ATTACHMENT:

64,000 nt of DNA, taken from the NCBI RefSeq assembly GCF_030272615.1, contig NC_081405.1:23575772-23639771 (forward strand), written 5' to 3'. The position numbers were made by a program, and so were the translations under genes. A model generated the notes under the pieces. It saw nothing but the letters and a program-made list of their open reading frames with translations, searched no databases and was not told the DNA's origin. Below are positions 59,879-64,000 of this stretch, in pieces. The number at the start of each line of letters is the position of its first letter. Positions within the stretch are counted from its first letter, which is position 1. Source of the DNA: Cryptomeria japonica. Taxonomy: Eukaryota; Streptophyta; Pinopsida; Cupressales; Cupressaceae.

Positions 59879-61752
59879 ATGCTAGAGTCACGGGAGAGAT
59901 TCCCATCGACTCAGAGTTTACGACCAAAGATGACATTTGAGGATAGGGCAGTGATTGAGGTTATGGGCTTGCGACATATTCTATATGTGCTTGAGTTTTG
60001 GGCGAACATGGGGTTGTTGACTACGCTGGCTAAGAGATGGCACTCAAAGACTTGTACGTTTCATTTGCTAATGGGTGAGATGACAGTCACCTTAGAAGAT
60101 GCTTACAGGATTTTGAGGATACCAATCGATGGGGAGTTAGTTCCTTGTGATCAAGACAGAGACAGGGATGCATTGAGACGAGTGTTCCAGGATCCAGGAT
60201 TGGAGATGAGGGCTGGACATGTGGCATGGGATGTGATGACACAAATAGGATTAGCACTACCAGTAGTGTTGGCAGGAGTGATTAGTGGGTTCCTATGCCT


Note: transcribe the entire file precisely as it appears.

64,000 nt of DNA, taken from the NCBI RefSeq assembly GCF_030272615.1, contig NC_081405.1:23575772-23639771 (forward strand), written 5' to 3'. The position numbers were made by a program, and so were the translations under genes. A model generated the notes under the pieces. It saw nothing but the letters and a program-made list of their open reading frames with translations, searched no databases and was not told the DNA's origin. Below are positions 59,879-64,000 of this stretch, in pieces. The number at the start of each line of letters is the position of its first letter. Positions within the stretch are counted from its first letter, which is position 1. Source of the DNA: Cryptomeria japonica. Taxonomy: Eukaryota; Streptophyta; Pinopsida; Cupressales; Cupressaceae.

Positions 59879-61752
59879 ATGCTAGAGTCACGGGAGAGAT
59901 TCCCATCGACTCAGAGTTTACGACCAAAGATGACATTTGAGGATAGGGCAGTGATTGAGGTTATGGGCTTGCGACATATTCTATATGTGCTTGAGTTTTG
60001 GGCGAACATGGGGTTGTTGACTACGCTGGCTAAGAGATGGCACTCAAAGACTTGTACGTTTCATTTGCTAATGGGTGAGATGACAGTCACCTTAGAAGAT
60101 GCTTACAGGATTTTGAGGATACCAATCGATGGGGAGTTAGTTCCTTGTGATCAAGACAGAGACAGGGATGCATTGAGACGAGTGTTCCAGGATCCAGGAT
60201 TGGAGATGAGGGCTGGACATGTGGCATGGGATGTGATGACACAAATAGGATTAGCACTACCAGTAGTGTTGGCAGGAGTGATTAGTGGGTTCCTATGCCT